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Posted at 03:42 PM ET, 12/17/2012

Hogo: A new rum bar from the owners of the Passenger


Can’t find Hogo? Look for the painting of Bill Murray, created by local artist Bobby Moore, and expect it to be a regular image in your Instagram feed. (Fritz Hahn/The Post)
A new rum bar has arrived in time for the shortest, darkest day of the year – the perfect occasion to close your eyes, sip a rum swizzle and pretend you’re on basking on a beach in Barbados.

Hogo, which makes its debut on Seventh St. NW tomorrow at 5 p.m., will also have a sort of test kitchen, where the public can try new dishes from guest chefs.

The spot is run by Tom Brown, who owns the neighboring Passenger with his brother Derek. Tom has always been a rum aficionado, and his new place, with 75 different rums behind the bar and a dozen cocktails on the menu, is a place to indulge in Caribbean flavors.

Tom’s Punch blends both Cruzan light and Black Strap rums with spicy falernum syrup and ginger liqueur. The classic Ti Punch is nothing more than grassy, rustic Rhum Agricole mixed with sugar cane syrup and lime.

Of course, man can’t live by rum alone: What looks like a mai tai is actually made with tequila, making it far less sweet. A couple of pisco drinks are also in the works. But if you want cocktails made with whiskey, vodka or gin, or a beer more complicated than Pacifico, you’re advised to head for the Passenger.


At the new rum bar Hogo, a twist on a mai tai is made with tequila instead of rum. (Fritz Hahn/The Post)
“In the West Indies, they call rum shacks ‘hogo shacks,’” Tom Brown says. It’s a derivation of the French “haut gout,” or “high taste,” used to describe funky flavors in rum.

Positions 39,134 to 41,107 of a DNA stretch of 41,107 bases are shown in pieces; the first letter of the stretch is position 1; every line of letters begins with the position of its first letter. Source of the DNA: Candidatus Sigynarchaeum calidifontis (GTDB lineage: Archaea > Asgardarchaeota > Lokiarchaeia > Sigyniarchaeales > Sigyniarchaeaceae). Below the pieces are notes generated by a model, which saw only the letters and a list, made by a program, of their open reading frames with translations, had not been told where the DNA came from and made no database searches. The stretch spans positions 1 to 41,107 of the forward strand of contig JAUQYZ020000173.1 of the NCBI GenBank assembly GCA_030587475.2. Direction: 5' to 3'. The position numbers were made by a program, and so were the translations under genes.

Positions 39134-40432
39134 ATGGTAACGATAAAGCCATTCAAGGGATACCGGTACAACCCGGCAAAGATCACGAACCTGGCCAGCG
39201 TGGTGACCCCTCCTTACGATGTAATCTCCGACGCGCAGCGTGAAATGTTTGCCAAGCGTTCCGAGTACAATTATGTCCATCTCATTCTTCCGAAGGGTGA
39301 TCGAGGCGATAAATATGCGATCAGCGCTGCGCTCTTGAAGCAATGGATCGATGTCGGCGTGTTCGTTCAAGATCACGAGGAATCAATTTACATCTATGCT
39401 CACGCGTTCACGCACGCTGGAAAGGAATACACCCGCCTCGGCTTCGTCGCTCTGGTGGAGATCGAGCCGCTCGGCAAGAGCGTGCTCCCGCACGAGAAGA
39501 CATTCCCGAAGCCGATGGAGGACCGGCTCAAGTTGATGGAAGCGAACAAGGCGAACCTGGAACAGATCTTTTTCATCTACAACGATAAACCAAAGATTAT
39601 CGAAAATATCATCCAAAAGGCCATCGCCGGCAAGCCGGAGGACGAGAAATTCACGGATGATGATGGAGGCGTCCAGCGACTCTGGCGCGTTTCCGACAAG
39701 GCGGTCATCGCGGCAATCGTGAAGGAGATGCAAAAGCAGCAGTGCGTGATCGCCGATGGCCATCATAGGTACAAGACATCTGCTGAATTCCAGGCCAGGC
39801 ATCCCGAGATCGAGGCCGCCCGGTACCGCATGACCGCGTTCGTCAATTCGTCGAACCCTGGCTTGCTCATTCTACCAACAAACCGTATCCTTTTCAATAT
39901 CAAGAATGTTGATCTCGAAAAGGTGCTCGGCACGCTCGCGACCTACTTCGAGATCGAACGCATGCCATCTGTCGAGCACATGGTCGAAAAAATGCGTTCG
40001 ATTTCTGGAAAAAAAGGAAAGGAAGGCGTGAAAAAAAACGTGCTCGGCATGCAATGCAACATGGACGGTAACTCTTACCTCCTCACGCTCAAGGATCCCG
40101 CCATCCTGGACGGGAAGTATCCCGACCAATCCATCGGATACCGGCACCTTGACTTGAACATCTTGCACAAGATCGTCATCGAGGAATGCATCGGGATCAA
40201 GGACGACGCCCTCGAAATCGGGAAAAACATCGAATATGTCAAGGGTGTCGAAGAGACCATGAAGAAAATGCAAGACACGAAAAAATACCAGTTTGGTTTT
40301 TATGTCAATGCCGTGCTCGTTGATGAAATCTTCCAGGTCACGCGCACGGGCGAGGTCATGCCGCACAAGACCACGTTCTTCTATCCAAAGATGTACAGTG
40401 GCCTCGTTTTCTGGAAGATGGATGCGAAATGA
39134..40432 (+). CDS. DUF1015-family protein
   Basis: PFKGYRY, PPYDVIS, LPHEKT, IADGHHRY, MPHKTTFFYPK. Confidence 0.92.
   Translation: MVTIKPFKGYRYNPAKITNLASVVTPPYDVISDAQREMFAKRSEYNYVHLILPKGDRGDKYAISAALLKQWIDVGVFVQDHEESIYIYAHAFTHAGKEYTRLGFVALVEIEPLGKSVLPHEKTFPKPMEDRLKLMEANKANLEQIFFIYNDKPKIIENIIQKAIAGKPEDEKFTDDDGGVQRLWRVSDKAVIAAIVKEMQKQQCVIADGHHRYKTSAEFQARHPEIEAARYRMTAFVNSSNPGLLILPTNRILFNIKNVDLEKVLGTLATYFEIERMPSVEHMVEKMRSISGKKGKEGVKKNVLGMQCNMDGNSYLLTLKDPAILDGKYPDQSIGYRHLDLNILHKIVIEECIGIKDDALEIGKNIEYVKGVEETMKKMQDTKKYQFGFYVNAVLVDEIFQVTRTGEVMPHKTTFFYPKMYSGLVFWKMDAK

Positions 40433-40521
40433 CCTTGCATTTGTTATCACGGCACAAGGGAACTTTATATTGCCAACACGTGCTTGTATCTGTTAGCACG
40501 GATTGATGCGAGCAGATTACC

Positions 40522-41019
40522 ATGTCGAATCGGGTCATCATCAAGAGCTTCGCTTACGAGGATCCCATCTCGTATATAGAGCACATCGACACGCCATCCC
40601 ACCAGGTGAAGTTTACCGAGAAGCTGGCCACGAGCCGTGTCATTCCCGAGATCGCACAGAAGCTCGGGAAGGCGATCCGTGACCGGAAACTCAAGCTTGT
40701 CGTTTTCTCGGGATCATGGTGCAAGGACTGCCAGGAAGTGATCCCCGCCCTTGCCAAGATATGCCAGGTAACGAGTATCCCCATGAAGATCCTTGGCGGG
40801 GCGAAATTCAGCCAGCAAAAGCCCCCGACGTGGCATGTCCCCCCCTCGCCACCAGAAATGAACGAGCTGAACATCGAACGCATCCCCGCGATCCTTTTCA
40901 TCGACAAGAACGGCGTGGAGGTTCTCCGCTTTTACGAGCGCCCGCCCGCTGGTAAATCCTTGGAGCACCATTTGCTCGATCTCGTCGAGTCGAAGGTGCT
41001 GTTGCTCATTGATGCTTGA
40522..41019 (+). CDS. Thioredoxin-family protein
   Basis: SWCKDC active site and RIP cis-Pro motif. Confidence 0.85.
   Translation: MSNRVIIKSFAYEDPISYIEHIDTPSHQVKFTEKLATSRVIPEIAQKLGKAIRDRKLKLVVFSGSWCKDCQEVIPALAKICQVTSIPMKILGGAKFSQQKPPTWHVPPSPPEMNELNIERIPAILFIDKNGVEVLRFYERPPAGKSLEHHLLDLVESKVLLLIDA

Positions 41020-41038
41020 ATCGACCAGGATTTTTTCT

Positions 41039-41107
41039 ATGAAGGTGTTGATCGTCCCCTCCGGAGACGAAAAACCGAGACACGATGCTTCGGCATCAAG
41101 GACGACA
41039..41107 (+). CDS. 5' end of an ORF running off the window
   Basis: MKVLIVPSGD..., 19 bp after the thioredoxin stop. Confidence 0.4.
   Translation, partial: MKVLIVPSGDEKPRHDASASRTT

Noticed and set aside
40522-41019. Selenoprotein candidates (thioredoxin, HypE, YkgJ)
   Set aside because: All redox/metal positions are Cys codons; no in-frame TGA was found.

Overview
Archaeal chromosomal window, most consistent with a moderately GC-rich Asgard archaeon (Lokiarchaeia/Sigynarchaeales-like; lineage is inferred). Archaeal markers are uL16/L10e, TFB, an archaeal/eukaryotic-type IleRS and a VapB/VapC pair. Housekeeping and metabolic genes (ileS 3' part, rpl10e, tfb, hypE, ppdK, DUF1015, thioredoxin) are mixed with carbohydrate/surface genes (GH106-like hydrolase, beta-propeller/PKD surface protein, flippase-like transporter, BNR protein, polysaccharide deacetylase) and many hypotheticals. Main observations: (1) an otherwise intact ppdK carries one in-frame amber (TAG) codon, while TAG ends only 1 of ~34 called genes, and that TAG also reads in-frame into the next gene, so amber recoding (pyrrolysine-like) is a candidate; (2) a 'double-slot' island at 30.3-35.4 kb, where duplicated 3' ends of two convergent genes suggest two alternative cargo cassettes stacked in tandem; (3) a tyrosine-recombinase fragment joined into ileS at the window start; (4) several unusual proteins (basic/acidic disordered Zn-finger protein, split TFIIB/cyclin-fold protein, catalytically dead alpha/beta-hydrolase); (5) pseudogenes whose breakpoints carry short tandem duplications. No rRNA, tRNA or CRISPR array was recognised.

The space itself, once occupied by Ruppert’s Restaurant at 1017 7th St. NW, is similar in layout to the Passenger. There’s a table surrounded by plate-glass windows in the front, and a bar with a dozen stools along one wall, facing a row of large circular booths. But if you keep heading towards the back, you’ll find yourself in the most unpretentious show kitchen in Washington. There are half a dozen diner-style seats at a white counter, with cooks bustling behind it. Tom Brown says the idea is to allow the simple kitchen to be a pop-up space, where food truck chefs can show off their chops, or cooks who want to try out recipes in advance of a new restaurant can get feedback from the public.


Spam musubi — a Hawaiian treat with blocks of spam laid atop rice and wrapped with seaweed — is featured on the menu at Hogo. (Fritz Hahn/The Post)
For the first month “at least,” Brown says, Passenger chef Javier Dunn will be prepping simple Hawaiian dishes, including Spam Musubi ($7), a large brick of spam served on rice and wrapped in seaweed, sushi style; Miso Saimin ($9), a bowl of noodle soup with pork belly, egg and bok choy; and the Loco Moco ($12), a choice of a bunless burger topped with a fried egg or fried mahi mahi mixed with scrambled eggs and tartar sauce. Either way, it’s topped with sausage gravy and served with a macaroni salad and a large ball of rice.

However, don’t expect the place to have a tiki vibe, or be as over-the-top cheesy as the New York Avenue Beach Bar was. Some drinks may come in a tiki mugs, garnished with fresh flowers, but the vast majority don’t. The most prominent decorations are a portrait of Bill Murray in “The Life Aquatic” getup outside the front door, a huge painting of a zombie Elvis, and a pinup mermaid painted onto the salvaged hood of a 1930 Pontiac.

It’s a chilled-out place that serves really good, really potent rum drinks. If you want to imagine an island paradise, you’ll have to close your eyes.


Zombie Elvis hangs out next to the bar at Hogo. (Fritz Hahn/The Post)

By  |  03:42 PM ET, 12/17/2012

Categories:  Bars and Clubs

 
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